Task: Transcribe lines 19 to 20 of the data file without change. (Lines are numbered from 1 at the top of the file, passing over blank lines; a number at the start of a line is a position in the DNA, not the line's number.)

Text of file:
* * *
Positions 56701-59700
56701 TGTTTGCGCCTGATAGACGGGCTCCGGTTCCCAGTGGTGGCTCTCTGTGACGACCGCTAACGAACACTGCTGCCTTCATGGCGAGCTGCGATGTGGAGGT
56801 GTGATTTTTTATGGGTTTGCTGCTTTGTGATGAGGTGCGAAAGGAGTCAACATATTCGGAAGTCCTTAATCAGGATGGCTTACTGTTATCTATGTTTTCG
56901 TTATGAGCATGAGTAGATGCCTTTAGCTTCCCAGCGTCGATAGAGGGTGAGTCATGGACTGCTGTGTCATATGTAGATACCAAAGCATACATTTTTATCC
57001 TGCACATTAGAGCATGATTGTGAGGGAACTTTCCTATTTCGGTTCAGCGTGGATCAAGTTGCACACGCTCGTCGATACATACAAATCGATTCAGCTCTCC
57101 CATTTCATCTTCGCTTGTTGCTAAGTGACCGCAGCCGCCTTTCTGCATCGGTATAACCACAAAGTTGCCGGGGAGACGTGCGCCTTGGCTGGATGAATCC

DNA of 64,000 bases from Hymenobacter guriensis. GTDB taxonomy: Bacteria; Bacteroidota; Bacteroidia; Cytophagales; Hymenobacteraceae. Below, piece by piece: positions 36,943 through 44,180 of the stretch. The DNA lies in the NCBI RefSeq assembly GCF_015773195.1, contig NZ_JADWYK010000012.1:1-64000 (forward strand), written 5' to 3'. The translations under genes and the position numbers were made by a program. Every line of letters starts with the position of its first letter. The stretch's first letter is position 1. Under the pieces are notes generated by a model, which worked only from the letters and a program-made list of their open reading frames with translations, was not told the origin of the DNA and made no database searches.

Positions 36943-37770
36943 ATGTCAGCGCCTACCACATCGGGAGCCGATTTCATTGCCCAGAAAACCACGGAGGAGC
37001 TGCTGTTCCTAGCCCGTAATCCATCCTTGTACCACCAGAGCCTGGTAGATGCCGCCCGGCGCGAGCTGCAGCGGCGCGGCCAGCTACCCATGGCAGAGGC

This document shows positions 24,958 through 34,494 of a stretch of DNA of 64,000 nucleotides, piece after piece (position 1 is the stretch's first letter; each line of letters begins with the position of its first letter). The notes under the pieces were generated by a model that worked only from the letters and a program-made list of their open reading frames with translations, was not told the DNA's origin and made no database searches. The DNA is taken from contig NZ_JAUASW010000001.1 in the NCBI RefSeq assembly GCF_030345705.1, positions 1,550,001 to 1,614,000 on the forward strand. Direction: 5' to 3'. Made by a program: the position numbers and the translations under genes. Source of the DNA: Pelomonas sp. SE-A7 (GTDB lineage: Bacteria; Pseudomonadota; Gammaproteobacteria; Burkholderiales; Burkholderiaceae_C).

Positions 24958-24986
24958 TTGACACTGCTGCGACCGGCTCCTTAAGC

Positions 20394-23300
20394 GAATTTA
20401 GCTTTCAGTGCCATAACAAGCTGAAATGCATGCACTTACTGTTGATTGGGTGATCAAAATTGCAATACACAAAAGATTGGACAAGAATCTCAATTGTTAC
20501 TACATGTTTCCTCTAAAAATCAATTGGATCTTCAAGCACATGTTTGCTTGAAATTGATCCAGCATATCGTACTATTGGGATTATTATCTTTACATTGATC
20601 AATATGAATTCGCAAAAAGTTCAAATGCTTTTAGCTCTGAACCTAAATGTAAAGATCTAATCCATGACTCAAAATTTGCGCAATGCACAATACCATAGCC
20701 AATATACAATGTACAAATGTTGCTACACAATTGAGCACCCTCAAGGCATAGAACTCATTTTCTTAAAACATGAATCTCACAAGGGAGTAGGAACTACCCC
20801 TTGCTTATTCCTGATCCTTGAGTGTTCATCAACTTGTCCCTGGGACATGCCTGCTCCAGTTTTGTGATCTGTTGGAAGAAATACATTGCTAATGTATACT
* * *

20701 AATATACAATGTACAAATGTTGCTACACAATTGAGCACCCTCAAGGCATAGAACTCATTTTCTTAAAACATGAATCTCACAAGGGAGTAGGAACTACCCC
20801 TTGCTTATTCCTGATCCTTGAGTGTTCATCAACTTGTCCCTGGGACATGCCTGCTCCAGTTTTGTGATCTGTTGGAAGAAATACATTGCTAATGTATACT